Newt Gingrich: Palestinians Are An ‘Invented’ People

Reposted by arrangement with Think Progress

Former Speaker of the House Newt Gingrich is courting the Republican Jewish vote with a series of statements showing his unwavering support for Israeli Prime Minister Benjamin Netanyahu and pro-Israel American conservatives. On Wednesday, he declared that he would appoint former U.N. ambassador — and outspoken über-hawk — John Bolton to be Secretary of State if elected president. In an interview released today, he struck out an even more extreme position by declaring Palestinians “an…invented people.”

He told The Jewish Channel:

We’ve had an invented Palestinian people who are in fact Arabs and are historically part of the Arab community and they had a chance to go many places. And for a variety of political reasons we have sustained this war against Israel since the 1940s. It’s tragic.

Watch it:

Gingrich, much like former Senator Rick Santorum, is effectively denying the right of Palestinians to a state, a position that goes against the policy positions of the Bill Clinton, George W. Bush, and Obama administrations.

With this assertion comes questions as to where Gingrich thinks the Palestinian — or “Arabs” as he refers to them — should go. Will residents of the West Bank gain full voting rights in a unified Israeli state? Will Israel allow them to stay as second-class citizens with limited voting and legal rights? Or is he in favor of forced deportation?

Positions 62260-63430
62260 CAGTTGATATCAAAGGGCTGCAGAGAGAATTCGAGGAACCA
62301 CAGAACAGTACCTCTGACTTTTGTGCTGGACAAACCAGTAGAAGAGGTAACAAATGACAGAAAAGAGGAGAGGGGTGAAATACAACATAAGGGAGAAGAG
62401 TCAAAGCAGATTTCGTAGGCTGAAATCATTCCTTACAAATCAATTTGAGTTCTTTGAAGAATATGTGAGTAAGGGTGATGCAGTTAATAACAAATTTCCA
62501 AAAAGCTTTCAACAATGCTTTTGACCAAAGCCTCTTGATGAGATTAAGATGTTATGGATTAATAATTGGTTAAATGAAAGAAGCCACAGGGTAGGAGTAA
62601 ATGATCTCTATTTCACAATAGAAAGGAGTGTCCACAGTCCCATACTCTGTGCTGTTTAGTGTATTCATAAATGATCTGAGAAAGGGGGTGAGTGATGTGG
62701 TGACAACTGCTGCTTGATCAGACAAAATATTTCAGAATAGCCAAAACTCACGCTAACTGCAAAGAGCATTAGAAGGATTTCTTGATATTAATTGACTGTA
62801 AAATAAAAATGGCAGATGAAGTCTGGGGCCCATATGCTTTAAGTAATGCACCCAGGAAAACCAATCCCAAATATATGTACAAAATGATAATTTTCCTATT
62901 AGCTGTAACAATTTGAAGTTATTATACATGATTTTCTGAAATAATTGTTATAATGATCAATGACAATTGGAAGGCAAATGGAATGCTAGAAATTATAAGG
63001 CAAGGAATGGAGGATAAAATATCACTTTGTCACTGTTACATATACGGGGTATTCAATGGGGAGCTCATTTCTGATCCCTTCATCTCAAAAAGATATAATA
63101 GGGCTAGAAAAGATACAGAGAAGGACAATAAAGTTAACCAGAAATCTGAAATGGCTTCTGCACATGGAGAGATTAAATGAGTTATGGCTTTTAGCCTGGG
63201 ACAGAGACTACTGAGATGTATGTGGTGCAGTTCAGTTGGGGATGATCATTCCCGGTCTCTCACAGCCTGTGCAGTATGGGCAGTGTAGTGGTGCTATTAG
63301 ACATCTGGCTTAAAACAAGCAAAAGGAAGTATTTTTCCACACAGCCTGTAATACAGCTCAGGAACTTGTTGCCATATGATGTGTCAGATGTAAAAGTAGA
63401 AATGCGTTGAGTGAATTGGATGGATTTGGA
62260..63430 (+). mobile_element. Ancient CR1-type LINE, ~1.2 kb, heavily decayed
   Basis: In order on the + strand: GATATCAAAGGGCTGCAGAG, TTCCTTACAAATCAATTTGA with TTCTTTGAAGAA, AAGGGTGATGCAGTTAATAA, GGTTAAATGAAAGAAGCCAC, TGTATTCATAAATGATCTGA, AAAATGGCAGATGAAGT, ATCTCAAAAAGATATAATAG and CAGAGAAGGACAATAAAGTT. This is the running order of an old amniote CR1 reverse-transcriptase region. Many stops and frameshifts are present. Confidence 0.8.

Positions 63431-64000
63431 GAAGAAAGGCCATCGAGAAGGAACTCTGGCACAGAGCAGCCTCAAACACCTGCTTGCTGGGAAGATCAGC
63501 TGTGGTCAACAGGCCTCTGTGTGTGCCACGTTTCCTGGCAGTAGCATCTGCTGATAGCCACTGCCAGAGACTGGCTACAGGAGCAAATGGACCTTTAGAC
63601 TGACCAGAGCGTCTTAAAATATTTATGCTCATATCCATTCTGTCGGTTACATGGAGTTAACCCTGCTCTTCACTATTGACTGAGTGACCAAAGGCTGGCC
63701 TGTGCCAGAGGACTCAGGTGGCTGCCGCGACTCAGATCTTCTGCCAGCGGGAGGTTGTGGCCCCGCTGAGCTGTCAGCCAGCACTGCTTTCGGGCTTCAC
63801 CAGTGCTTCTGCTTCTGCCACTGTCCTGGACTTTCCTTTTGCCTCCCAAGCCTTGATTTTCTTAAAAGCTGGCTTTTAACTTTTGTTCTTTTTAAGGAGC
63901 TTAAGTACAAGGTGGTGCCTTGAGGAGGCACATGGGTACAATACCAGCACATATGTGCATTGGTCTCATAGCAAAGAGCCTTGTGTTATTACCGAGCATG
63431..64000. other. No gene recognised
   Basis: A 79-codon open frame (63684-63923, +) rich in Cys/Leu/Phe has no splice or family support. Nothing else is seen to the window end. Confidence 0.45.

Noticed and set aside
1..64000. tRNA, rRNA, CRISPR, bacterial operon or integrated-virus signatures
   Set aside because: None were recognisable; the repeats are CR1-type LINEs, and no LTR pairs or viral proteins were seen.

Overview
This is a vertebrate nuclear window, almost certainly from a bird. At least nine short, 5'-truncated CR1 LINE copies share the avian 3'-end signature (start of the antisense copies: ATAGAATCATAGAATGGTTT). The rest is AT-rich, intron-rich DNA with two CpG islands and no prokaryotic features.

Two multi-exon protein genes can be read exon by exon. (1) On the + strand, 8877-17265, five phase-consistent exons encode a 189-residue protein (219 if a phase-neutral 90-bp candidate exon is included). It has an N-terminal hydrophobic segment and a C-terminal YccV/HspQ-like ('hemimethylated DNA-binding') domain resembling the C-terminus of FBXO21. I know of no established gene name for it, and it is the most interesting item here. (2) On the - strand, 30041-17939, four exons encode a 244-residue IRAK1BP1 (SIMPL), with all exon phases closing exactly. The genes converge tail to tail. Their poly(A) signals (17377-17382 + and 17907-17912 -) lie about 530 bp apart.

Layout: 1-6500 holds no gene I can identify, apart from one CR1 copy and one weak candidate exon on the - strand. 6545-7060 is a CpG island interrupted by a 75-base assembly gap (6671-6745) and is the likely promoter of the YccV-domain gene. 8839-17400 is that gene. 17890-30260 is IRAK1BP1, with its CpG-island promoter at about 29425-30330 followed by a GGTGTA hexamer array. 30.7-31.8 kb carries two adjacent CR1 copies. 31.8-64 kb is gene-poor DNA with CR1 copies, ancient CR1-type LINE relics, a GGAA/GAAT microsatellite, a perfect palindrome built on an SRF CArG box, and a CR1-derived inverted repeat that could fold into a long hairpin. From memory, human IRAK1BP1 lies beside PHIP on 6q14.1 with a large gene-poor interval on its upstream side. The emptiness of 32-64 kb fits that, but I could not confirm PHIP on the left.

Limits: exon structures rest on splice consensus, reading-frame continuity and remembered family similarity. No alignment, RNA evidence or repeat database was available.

Gingrich isn’t the only GOP presidential candidate to stake out political ground which, if actually implemented as U.S. policy, would effectively end U.S. support for a two-state solution to the Israeli-Palestinian conflict. Gingrich, Mitt Romney, and Rick Perry have all endorsed moving the U.S. embassy from Tel Aviv to Jerusalem and Michele Bachmann claims to “already have secured a donor who said they will personally pay for the ambassador’s home to be moved from Tel Aviv to Jerusalem.”

Eli Clifton

Eli Clifton reports on money in politics and US foreign policy. He is a co-founder of the Quincy Institute for Responsible Statecraft. Eli previously reported for the American Independent News Network, ThinkProgress, and Inter Press Service.